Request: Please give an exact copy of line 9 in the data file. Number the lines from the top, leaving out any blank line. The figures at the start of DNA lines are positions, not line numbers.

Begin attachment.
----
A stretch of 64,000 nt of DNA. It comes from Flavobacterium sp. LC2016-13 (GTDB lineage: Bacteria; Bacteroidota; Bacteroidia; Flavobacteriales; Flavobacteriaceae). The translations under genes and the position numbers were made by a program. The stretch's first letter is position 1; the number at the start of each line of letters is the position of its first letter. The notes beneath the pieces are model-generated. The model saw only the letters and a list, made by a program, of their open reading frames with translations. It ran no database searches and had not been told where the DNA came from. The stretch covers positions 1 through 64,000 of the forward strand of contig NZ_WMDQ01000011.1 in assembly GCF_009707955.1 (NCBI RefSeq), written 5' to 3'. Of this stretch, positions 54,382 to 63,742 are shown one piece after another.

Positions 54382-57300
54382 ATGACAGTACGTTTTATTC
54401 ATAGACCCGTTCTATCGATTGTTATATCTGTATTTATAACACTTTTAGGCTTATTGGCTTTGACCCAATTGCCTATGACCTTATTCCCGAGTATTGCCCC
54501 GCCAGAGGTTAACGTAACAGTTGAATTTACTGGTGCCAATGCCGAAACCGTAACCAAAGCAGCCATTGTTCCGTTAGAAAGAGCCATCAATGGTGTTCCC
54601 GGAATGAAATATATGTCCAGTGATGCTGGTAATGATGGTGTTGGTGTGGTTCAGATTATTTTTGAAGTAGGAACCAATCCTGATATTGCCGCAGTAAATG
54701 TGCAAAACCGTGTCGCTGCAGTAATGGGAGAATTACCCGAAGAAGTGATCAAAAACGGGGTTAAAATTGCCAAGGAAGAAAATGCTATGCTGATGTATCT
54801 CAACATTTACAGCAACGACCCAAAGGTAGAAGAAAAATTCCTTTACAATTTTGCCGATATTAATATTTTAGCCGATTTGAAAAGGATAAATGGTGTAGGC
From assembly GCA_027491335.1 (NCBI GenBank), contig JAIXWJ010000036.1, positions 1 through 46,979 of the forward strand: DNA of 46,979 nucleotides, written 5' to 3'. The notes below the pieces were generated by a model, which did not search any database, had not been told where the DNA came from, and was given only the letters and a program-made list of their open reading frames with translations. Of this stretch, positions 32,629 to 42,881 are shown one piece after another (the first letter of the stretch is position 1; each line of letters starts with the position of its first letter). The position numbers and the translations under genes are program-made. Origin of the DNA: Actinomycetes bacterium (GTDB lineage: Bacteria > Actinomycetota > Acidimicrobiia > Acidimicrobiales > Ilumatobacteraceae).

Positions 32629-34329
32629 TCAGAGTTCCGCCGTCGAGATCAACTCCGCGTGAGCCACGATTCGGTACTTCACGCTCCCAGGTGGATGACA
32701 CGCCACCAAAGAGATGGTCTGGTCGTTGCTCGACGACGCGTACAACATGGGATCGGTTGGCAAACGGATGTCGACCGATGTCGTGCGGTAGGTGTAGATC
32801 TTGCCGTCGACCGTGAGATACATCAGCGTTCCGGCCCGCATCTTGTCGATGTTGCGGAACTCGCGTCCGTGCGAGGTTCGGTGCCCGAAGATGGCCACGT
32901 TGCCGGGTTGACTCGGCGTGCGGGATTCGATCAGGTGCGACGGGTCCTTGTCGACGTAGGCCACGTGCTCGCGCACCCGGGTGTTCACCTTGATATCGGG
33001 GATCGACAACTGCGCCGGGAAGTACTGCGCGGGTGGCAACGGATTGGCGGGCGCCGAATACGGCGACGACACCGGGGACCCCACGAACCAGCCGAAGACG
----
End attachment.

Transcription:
From assembly GCA_027491335.1 (NCBI GenBank), contig JAIXWJ010000036.1, positions 1 through 46,979 of the forward strand: DNA of 46,979 nucleotides, written 5' to 3'. The notes below the pieces were generated by a model, which did not search any database, had not been told where the DNA came from, and was given only the letters and a program-made list of their open reading frames with translations. Of this stretch, positions 32,629 to 42,881 are shown one piece after another (the first letter of the stretch is position 1; each line of letters starts with the position of its first letter). The position numbers and the translations under genes are program-made. Origin of the DNA: Actinomycetes bacterium (GTDB lineage: Bacteria > Actinomycetota > Acidimicrobiia > Acidimicrobiales > Ilumatobacteraceae).